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Tuesday, September 29, 2009

Jewish Women's DNA: K, H, J2, N1b, Others?

Testing the mtDNA of Jewish women have found that we trace back to four women who lived about within the last 2,000 years but not in the same place or time. They could have been from the Near East or even Europe. This is from Dr. Doron Behar in Haifa, Israel. My thinking is that they are not referring to our four matriarchs but to another set of four women much later. Again, our life was dependant on four such women becoming mothers.

Those of us with ancestors from central and eastern Europe are called Ashkenazi Jews. We can be traced back to Jews who migrated from Israel to Italy in the 1st and 2nd centuries. That's where the term "Ghetto" came from. Jews were locked up behind fences at night. We then moved into Eastern Europe in the 12th and 13th centuries and moved about there. There were about 10 million of us Jews just before WWII. This is from history and the study of mtDNA from more than 11,000 samples from 67 populations.

Our haplogroups are K-32%, H-21%, n1b-10%, J1-7%, and others.

Practically no other groups have K except for the Druze who have 16%. That shows to me that Jewish women married men who were or became Druze. Of the K there are four main groups in Jewish women. They are all unique in Jews, except the group which is 33% of the total K's is very similar to a type found at low to moderate frequency amongst gentile women in both Europe and the Near East. K is a subbranch of U that is believed to have appeared in early stages of the Holocene Epoch. This is when populations expanded into Europe after the last glacial period. About 1/3 of people with Ashkenazi ancestry carry a subclade of this haplogroup.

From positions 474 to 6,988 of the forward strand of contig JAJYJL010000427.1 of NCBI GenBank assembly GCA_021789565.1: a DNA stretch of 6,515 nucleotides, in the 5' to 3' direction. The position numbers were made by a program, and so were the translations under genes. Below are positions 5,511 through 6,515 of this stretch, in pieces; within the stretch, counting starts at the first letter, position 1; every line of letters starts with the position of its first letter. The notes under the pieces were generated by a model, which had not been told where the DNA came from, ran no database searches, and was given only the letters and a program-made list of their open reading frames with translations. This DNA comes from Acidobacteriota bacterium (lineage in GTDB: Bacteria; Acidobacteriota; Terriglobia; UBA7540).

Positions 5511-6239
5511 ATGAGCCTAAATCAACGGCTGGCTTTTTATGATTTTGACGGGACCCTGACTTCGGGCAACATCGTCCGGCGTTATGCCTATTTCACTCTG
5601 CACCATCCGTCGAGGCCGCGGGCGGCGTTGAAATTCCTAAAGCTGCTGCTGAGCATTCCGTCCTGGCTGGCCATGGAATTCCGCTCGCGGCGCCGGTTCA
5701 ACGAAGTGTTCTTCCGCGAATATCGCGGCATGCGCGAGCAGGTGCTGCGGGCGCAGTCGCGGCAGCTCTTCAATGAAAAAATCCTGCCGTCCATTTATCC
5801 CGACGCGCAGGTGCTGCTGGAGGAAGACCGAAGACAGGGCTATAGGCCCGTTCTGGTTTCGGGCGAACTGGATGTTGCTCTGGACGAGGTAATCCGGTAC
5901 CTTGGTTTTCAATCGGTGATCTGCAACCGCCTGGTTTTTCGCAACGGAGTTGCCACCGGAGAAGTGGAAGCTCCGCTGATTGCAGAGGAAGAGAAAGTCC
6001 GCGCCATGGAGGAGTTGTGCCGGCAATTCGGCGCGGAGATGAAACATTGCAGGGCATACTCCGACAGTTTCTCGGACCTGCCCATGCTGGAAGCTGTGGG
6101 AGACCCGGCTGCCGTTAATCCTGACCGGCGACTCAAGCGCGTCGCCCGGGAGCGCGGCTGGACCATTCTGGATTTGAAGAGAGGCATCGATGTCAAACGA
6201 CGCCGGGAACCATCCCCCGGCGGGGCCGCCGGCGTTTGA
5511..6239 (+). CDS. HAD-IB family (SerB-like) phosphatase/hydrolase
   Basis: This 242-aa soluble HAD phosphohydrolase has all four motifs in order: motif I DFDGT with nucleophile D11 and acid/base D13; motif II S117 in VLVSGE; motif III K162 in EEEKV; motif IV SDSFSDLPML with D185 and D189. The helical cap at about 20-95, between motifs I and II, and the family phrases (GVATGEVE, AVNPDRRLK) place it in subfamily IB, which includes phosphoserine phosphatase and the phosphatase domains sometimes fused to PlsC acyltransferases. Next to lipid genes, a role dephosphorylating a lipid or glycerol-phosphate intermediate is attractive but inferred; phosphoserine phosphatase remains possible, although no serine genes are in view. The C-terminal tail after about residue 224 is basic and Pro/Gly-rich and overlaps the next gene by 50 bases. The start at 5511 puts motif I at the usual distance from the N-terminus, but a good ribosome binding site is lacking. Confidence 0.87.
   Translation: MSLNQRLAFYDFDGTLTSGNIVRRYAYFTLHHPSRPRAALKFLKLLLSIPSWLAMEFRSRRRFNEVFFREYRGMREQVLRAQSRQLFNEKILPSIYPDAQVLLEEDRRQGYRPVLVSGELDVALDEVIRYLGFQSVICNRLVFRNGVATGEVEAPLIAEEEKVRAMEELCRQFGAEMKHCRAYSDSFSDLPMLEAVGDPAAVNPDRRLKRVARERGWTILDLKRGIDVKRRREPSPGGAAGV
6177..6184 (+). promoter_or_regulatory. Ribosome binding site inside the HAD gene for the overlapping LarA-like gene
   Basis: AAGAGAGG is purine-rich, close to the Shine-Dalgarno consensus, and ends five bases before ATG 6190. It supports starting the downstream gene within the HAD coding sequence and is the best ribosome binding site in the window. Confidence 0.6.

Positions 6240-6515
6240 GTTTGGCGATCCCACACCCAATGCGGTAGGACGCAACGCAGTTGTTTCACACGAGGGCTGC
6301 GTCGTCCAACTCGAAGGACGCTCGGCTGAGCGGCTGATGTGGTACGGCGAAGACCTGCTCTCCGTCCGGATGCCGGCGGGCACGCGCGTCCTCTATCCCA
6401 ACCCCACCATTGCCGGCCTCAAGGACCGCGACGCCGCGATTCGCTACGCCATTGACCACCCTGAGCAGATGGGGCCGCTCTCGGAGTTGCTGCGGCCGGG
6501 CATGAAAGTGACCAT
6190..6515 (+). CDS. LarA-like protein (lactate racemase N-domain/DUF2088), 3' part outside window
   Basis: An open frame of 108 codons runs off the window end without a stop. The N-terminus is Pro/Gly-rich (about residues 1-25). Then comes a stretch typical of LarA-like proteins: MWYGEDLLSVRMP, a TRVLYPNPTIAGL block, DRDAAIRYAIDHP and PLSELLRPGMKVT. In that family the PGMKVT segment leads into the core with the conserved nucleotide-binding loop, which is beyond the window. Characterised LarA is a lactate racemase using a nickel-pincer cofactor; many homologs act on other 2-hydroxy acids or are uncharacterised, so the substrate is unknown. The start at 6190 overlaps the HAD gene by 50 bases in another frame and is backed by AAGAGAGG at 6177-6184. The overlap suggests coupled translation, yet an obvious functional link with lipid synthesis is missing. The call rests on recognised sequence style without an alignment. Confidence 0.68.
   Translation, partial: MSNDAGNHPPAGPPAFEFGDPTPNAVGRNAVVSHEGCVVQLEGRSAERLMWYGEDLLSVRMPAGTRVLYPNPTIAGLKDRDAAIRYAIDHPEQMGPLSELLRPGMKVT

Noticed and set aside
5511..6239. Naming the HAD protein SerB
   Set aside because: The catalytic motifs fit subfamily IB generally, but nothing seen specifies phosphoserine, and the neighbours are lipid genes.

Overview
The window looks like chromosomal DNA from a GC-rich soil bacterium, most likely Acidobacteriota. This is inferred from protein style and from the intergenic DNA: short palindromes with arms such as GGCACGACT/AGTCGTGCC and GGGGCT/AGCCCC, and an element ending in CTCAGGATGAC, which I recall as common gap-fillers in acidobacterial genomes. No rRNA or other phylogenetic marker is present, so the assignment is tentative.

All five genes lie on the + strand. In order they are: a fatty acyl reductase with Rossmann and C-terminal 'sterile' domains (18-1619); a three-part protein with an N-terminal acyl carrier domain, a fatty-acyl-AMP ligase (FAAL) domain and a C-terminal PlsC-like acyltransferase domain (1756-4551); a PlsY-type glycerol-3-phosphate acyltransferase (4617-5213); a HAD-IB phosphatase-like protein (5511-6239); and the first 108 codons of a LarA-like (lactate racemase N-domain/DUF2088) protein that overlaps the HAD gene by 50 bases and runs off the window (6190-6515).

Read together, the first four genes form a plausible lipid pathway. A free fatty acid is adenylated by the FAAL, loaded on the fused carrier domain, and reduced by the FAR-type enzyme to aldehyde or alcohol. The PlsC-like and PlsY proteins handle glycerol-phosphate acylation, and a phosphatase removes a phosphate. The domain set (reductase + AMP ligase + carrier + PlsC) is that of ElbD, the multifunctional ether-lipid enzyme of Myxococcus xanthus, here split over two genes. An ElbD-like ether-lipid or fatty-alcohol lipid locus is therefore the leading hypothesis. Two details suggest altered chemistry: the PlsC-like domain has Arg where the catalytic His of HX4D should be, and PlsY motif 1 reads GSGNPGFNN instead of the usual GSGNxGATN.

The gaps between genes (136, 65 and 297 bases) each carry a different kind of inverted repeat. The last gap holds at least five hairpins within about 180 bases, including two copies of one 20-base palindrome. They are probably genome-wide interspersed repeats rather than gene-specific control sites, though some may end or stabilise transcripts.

H-standing for Helena, though it is very common in Europe among gentiles, has unique characteristics in Jews My mother, whose mother was from Sweden who converted, is an H. So is her gentile sister-in-law with roots possibly from Germany. About half of Europe's women are H. This is connected to a population expansion about 20,000 years ago originating in the Caucasus or in Europe and now in 50% of those of European ancestry, and common in N. Africa and the Middle East.

J, J1, J2 originated about 45,000 years ago in central Asia. Connected with the spread of farming and herding in Europe during the Neolithic Period beginning 10,000 years ago, which would be about 8,000 BCE. Common in the Near East, Europe, the Caucasus, N. Africa and the Middle East and among Jews. J2 is more localized in the Mediterranean.

N1b-is present in low frequencies in Europe, the Caucasus, the Near East, Egypt and Arabia. It spread around 39,000 to 52,000 years ago, creating at least 4 ancestral clusters including haplogroup B.

What happened about 1,000 years ago is that our Jewish population had declined to such a small group that the wipe-out is referred to as a BOTTLENECK. It was followed by a large growth. Therefore, almost half of Europe's Jews were from just four women who lived 1,000 years ago.

Ashkenazi mtDNA is close to Moroccan Jewish mtDNA.

Now I'm so curious about my father's mother that I'm going to have a female cousin tested to find out what dna we have. It's not enough to know who my parents are and where they came from anymore. I want to know the whole megilla. Our history is pretty exciting.

My grandmother "Bubbi" was from Suwalki, Poland/Lithuania. I'm betting our mtDNA will be K. That seems popular in women from that area. I've sent for the kit today to test my cousin.

1/8/10: I was wrong. It turned out to be a rare W. It is listed as W1h, an Ashkenazi branch.  She had come from Suwalki, Poland/Lithuania.

Book: Tracing Your Jewish DNA for Family History & Ancestry by Anne Hart -haven't read it yet but want to,


Nadene Goldfoot said...

Raymond Scott 9:00am Sep 9
Most branches of haplogroup H, the parent of H6, originated in the Near East and then expanded throughout Europe after the peak of the Ice Age. But H6 was a relatively ancient offshoot of H that arose about 30,000 years ago, before the Ice Age's peak, and moved east into central Asia. Today it is most widespread there, although fairly recent migrations have brought H6 into western Europe over the last few thousand years.

Nadene Goldfoot said...

Raymond Scott 8:29am Sep 9, 2013
The 4 Ashkenazi founding mothers are: K1a1b1a, K1a9, K2a2, and N1b2, which account for something like 40% of Ashkenazi maternal lineages. People with measurable amount of Ashkenazi heritage will have many people in their RF with those haplogroups. People with no discernible Ashkenazi will have few or none.

Nadene Goldfoot said...

Also read "What Haplogroup We Be?" in this same blog.

Allam said...

Hi, my maternal Haplogroup i J1c3. Does this mean I'm from Abraham too? :)